About Me

My photo
Knoxville, TN, United States
Interim Pastor of Evergreen Presbyterian Church (USA), Dothan, AL.

Sunday, February 01, 2015

The Exorcist

2015-02-01 Mark 1:21-28
The Exorcist

All my fancy seminary education and I’ve had not ONE class in exorcism. I probably should have told you that before now. The need for exorcism among Presbyterians just doesn’t come up as often as say, carpet. Didn’t have any classes in that, either.

There are lots of people and places for whom exorcism is very real. We might say their cultures are primitive. They might say we’re over-medicated.

I think the whole concept of exorcism is dangerous – physically, psychologically, and spiritually. I don’t want to even think about it. But there are a lot of places where people have them, a lot of preachers who perform them. And one of those places is the Bible. And one of those preachers is Jesus. For me, that raises more questions than a barrel of demons.

So, what do you do – what do YOU do – when you come across one of these passages? What do you do when the Bible, when the actions of Jesus himself contradict what you believe? Do you ignore it? Do you wave it off as belonging to another place and time? Do you break out the hammers and crowbars and try to make it fit the here and now?

All that fancy seminary education and no one taught me how to do this, either. I think a lot of people are trying to figure this out. Maybe you. Pick your favorite controversial issue. People with Bibles will line up on the left and on the right and everywhere in between. And nothing ever gets solved.

What do you do when the Bible, or religious people, or even Jesus contradicts what you believe to be true?


I’ve watched TV preachers cast demons out by banging people on the forehead. Then it’s followed by convulsing and crying out. Mostly from me, yelling at the TV. What they do, though, isn’t all that different from today’s scripture, except for the lighting, the choirs, the microphones, the cameras, the expensive suits, and the hair gel. Call me skeptical, but I put this stuff on par with professional wrestling and the New England Patriots.

I felt uninformed. So, I did what any 21st century person with electricity and high-speed Internet does: I Googled it.

That was pretty disappointing. First, it turns out the book, Exorcism for Dummies is not a real thing.[1] Second, the go-to guys – according to movies – the Roman Catholic Church, only has about 10 official exorcists in all the United States. And I couldn’t find their phone numbers anywhere.[2]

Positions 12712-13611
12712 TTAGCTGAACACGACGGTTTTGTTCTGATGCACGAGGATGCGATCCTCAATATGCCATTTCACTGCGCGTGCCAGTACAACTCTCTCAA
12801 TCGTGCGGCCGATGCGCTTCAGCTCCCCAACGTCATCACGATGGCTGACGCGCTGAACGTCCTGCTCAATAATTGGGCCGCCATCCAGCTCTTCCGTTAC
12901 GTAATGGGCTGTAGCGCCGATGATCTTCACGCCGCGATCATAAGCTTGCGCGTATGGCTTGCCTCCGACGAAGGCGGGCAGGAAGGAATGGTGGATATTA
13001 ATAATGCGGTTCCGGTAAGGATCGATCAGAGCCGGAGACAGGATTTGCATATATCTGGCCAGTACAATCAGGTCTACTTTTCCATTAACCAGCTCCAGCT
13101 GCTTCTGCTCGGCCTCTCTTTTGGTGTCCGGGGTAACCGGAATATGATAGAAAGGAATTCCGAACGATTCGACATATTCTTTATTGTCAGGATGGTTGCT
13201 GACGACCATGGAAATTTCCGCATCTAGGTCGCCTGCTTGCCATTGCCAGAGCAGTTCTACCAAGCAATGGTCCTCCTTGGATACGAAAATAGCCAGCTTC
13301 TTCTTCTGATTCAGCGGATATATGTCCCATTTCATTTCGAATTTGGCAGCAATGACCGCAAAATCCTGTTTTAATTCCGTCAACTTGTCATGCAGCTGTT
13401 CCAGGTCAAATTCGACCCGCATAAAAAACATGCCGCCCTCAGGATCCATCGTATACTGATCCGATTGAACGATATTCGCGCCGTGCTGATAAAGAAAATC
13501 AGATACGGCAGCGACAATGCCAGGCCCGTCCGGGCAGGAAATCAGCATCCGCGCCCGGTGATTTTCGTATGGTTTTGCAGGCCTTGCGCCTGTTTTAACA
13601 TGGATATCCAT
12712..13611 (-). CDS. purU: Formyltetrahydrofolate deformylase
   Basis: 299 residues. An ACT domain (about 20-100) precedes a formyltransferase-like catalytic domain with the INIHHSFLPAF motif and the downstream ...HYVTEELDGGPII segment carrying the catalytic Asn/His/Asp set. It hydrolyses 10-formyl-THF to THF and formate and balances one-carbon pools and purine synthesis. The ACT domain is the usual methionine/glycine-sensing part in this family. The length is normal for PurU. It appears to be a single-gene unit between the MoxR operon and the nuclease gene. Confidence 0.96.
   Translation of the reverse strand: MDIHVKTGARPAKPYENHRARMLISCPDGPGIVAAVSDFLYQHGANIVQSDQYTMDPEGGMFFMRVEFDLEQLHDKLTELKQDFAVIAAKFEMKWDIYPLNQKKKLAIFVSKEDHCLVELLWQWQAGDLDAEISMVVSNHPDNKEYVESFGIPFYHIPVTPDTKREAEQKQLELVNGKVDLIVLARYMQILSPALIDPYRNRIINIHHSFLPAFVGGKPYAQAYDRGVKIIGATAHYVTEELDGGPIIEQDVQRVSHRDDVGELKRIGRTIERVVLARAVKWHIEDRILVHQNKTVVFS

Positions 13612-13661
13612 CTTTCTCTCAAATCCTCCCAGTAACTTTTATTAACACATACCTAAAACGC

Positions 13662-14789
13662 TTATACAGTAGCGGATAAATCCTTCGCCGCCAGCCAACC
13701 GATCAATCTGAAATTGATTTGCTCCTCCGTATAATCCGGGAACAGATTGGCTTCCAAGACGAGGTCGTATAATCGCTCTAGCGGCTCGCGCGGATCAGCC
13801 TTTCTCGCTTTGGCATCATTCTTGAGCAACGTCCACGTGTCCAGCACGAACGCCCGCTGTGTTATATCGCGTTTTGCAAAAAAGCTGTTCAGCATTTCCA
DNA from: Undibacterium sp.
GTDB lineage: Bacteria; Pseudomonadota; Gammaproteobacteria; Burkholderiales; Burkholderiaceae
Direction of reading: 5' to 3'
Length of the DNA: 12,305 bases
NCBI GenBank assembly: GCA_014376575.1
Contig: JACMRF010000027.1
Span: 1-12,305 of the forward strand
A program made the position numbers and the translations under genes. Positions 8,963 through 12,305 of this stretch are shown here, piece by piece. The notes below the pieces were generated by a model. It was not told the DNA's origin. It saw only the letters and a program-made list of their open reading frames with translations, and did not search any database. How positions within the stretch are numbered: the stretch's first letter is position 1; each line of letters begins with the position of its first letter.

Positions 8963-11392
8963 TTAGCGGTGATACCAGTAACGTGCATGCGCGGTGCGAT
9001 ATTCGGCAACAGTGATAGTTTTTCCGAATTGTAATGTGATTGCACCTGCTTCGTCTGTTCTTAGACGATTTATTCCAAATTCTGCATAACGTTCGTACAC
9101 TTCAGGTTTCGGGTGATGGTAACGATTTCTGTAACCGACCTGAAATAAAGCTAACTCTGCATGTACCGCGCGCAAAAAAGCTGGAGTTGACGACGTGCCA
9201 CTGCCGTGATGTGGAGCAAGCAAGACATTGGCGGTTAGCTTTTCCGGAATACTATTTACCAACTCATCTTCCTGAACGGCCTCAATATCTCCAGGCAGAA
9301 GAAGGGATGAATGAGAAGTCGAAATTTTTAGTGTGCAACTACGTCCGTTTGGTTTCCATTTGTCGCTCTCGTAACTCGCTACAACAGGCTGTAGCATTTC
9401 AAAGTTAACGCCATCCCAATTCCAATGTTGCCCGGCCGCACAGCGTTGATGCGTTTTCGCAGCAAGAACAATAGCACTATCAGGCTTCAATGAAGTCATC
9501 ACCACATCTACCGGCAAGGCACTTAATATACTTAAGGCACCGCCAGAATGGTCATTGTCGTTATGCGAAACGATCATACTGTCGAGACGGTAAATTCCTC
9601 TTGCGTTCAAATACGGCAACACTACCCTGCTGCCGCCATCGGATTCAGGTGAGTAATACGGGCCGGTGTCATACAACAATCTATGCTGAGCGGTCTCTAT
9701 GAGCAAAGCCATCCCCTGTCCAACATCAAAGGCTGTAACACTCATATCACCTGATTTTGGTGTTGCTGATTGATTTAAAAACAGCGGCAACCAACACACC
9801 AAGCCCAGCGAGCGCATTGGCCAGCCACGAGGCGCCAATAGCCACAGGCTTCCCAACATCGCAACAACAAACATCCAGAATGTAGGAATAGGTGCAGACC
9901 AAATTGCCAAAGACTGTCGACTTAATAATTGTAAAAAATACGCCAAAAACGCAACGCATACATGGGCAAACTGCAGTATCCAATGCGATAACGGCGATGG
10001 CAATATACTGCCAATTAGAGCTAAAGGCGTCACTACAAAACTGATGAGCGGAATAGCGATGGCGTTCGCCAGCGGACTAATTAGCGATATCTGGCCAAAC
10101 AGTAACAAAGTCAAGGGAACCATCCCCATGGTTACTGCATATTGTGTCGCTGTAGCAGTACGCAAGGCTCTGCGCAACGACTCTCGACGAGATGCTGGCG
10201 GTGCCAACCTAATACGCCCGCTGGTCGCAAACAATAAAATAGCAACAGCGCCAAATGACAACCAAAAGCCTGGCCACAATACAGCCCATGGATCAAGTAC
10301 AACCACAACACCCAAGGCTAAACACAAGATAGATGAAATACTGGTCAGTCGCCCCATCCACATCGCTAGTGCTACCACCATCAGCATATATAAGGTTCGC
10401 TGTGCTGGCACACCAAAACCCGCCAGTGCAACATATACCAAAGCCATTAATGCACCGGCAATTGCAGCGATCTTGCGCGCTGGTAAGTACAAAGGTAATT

But, I was able to find a number of websites with step-by-step home-exorcist instructions. Step One was always the same. “Examine your own qualifications,” they said. “Consult an expert.”[3] Almost like they were afraid of being sued. Even exorcists are afraid of lawyers.

My favorite was from the site askmen.com, which had a section called, “Dress for the Possessed.” It reads:

“Ensure that you look the part by renting a… purple stole from a local costume shop. If you’re to dispossess the possessed, you’ll need to convince the demon that you mean business, and that means looking like an authentic priest. Sling a couple of rosary beads around your neck for extra effect. Be sure to enter the room clutching a Bible, muttering mysteriously and acting erratic.”

Just like most preachers.

So I moved on to a number of very intense capital-C Christian sites about exorcism. Some were scary. But none were that helpful. I started to suspect people who use the Internet are more likely looking for the opposite of exorcism.

One thing a number of sites wanted to make clear is that exorcism is very different from faith healing, or just praying for health. Comparatively, faith healing is pretty boring. It’s mainly just praying, sometimes with laying on of hands and anointing with oil. Even Presbyterians do that. We have a liturgy called, “A Service for Healing and Wholeness.” If that makes me primitive and superstitious, fine.

But exorcism? Even the most hard-core Christian sites pretty much dismissed it.[4] And that brings me back to the source of my headaches.


Question: If a Church A reads a passage FROM THE BIBLE, and Church B reads the same passage FROM THE BIBLE, shouldn’t both Churches A and B read the same thing? It’s THE BIBLE, you know. The Word of God’s the Word of God. Truth is truth. How can WE read about exorcism and think it’s a sign of pre-scientific sorcery, and people from, say, Canada, read it and say, “Oh yeah. This is just like last Sunday”? Shouldn’t the same words mean the same thing?

If two people read the Bible different ways, shouldn’t one be right and the other wrong? If it’s in the Bible, shouldn’t it be right in all times and all places? Is the mere act of “interpreting” just bending scripture to what you already believe?

Some examples: The Bible has been used to oppose slavery, and to support it. The Bible has been used to oppose women clergy and to support them. The Bible says the wisest man in all history, King Solomon, had “among his wives,” 700 princesses and 300 concubines (1 Kings 11:3). I imagine that’s been tried as a court defense at least once. “Your Honor, my client was simply trying to follow the Bible.” How do people look at the same book and get such wildly different information?

And another question: If you see something in the Bible, but your culture has “progressed” beyond it, shouldn’t you do everything you can to put the brakes on? I mean, shouldn’t we try to imitate Jesus? But clearly, we who poo-poo voodoo don’t do juju like he do, er, did. So do you simply dismiss it as outdated?